Rice's new atom-flat compounds show promise for optoelectronics, advanced computing
A Rice University lab wants its products to look sharp, even at the nanoscale. Its latest creation is right on target.
Adjacent crystal structures of rhenium diselenide (top) and molybdenum diselenide form a 2D transition metal dichalcogenide heterostructure with sharply separated domains. The unique material created at Rice University shows promise for optoelectronic applications.
Credit: Center for Nanophase Materials Science/Ajayan Research Group
An illustration shows several arrangements of rhenium diselenide and molybdenum diselenide, which form a razor-sharp junction where they meet in a new transition metal dichalcogenide created at Rice University. The material is scalable and its band gap tunable for optoelectronics.
Credit: Ajayan Research Group/Rice University
The Rice lab of materials scientist Pulickel Ajayan has created unique two-dimensional flakes with two distinct personalities: molybdenum diselenide on one side of a sharp divide with rhenium diselenide on the other.
From all appearances, the two-toned material likes it that way, growing naturally -- though under tight conditions -- in a chemical vapor deposition furnace.
The material is a 2D transition metal dichalcogenide heterostructure, a crystal with more than one chemical component. That's not unusual in itself, but the sharp zigzag boundary between elements in the material reported in the American Chemical Society journal Nano Letters is unique.
Dichalcogenides are semiconductors that incorporate transition metals and chalcogens. They're a promising component for optoelectronic applications like solar cells, photodetectors and sensing devices. Lead author Amey Apte, a Rice graduate student, said they may also be suitable materials for quantum computing or neuromorphic computing, which emulates the structure of the human brain.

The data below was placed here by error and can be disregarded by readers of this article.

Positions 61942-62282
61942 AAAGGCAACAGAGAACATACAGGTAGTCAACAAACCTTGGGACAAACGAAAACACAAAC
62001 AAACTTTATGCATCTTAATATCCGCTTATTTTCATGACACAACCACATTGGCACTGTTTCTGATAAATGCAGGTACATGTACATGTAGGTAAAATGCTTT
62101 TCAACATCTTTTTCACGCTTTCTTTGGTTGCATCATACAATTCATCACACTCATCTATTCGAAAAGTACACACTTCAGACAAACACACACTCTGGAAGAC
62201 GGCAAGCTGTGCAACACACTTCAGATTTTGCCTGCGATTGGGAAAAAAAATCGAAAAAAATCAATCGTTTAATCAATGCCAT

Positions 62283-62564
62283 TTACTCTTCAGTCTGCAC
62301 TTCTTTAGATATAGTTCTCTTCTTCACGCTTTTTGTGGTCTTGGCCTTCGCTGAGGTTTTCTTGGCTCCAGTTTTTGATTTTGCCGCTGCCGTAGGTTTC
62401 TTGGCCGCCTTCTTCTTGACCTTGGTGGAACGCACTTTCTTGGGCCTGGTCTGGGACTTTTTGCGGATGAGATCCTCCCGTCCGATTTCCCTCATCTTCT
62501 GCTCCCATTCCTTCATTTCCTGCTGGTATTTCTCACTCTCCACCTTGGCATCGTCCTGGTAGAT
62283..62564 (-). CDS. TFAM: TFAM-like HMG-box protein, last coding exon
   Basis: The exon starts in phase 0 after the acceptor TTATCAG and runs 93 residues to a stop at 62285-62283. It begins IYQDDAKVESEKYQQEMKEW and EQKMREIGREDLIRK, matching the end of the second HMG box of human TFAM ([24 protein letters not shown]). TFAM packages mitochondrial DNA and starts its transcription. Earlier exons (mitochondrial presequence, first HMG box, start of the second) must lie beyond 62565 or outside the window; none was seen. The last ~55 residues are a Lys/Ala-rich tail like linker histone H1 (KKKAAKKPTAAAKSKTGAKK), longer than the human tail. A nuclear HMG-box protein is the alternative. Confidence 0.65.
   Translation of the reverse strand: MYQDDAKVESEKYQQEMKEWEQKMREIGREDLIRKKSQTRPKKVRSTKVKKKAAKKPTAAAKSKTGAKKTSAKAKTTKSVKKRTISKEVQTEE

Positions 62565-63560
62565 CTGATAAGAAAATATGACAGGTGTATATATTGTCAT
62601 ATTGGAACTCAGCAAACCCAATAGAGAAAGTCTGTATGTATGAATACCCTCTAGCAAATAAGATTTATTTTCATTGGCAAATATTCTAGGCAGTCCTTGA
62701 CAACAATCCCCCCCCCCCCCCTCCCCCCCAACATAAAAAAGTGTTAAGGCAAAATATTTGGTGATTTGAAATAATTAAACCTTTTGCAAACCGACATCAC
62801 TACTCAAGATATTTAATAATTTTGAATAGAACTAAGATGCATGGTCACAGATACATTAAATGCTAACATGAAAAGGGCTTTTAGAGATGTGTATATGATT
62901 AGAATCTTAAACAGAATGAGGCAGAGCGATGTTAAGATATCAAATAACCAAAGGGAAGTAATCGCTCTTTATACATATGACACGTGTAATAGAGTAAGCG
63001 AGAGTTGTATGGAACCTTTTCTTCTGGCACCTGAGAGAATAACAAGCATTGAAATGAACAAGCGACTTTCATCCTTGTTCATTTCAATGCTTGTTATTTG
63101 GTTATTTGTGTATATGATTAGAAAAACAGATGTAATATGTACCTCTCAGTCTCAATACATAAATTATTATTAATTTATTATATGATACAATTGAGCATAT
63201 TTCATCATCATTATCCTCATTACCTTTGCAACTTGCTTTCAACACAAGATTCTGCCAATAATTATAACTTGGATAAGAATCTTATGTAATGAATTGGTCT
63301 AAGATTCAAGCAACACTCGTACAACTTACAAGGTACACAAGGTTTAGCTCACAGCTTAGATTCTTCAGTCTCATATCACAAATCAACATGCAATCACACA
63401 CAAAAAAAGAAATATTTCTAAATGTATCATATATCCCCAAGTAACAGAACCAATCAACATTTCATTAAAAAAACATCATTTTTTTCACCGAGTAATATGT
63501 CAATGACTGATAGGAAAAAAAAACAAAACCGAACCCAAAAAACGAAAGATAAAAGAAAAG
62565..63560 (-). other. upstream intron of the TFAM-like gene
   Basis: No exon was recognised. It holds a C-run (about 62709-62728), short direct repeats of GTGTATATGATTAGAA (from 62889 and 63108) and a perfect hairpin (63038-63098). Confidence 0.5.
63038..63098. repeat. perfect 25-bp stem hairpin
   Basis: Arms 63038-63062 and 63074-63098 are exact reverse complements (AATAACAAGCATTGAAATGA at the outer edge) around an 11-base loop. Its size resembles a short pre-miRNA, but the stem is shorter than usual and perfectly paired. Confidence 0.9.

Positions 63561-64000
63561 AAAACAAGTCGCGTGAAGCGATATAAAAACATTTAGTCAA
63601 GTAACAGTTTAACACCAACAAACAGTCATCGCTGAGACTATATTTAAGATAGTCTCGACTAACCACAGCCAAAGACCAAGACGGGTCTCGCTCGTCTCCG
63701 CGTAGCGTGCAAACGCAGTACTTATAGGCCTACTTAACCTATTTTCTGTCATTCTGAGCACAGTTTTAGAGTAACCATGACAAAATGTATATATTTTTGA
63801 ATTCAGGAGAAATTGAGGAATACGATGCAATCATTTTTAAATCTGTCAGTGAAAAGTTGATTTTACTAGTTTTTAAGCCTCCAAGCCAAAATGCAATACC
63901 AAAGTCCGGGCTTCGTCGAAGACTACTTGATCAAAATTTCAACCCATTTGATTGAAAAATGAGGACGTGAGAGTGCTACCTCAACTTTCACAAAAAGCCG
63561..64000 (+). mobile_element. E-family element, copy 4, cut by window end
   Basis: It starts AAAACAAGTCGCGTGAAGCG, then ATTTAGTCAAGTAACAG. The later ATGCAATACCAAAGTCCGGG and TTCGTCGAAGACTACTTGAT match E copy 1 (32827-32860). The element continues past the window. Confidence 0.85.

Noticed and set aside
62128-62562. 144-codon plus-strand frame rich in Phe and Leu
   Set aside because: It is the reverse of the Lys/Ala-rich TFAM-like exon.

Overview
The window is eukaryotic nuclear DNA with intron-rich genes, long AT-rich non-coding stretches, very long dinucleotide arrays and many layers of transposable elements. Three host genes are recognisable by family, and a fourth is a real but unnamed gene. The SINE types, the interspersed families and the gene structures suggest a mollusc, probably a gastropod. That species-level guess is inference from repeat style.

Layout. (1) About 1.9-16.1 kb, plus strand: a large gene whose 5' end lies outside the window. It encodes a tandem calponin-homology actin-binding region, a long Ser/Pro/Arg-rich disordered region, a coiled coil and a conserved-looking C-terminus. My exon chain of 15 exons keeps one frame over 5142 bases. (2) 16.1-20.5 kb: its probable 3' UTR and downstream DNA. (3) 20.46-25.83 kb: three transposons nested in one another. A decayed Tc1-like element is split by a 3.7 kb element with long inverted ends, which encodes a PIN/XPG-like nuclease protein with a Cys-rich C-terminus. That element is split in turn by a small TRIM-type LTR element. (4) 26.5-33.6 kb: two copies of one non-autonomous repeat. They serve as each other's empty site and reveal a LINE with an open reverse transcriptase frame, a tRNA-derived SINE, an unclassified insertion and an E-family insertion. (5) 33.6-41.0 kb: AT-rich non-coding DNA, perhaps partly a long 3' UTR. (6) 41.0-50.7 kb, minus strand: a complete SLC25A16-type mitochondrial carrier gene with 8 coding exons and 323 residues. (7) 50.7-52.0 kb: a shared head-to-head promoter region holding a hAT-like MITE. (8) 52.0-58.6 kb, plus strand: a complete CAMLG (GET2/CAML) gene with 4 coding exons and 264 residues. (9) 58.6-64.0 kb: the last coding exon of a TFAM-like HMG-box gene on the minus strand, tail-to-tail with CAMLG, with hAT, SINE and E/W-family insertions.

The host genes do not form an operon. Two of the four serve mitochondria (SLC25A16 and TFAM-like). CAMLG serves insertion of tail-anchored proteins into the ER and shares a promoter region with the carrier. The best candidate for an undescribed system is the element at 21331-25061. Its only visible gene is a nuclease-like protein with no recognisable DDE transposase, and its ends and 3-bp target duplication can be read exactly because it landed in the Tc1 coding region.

Apte said well-known, atomically flat molybdenum-tungsten dichalcogenide heterostructures can be more alloy-like, with diffuse boundaries between their crystal domains. However, the new material -- technically, 2H MoSe2-1T' ReSe2 -- has atomically sharp interfaces that gives it a smaller electronic band gap than other dichalcogenides.
"Instead of having one unique band gap based on the composition of an alloy, we can tune the band gap in this material in a very controllable way," Apte said. "The strong dissimilarity between two adjacent atomically thin domains opens up new avenues." He said the range of voltages likely spans from 1.5 to 2.5 electron volts.
Growing the materials reliably involved the creation of a phase diagram that laid out how each parameter -- the balance of chemical gas precursor, the temperature and the time -- affects the process. Rice graduate student and co-author Sandhya Susarla said the diagram serves as a road map for manufacturers.
"The biggest issue in these 2D materials has been that they're not very reproducible," she said. "They're very sensitive to a lot of parameters, because the process is kinetically controlled.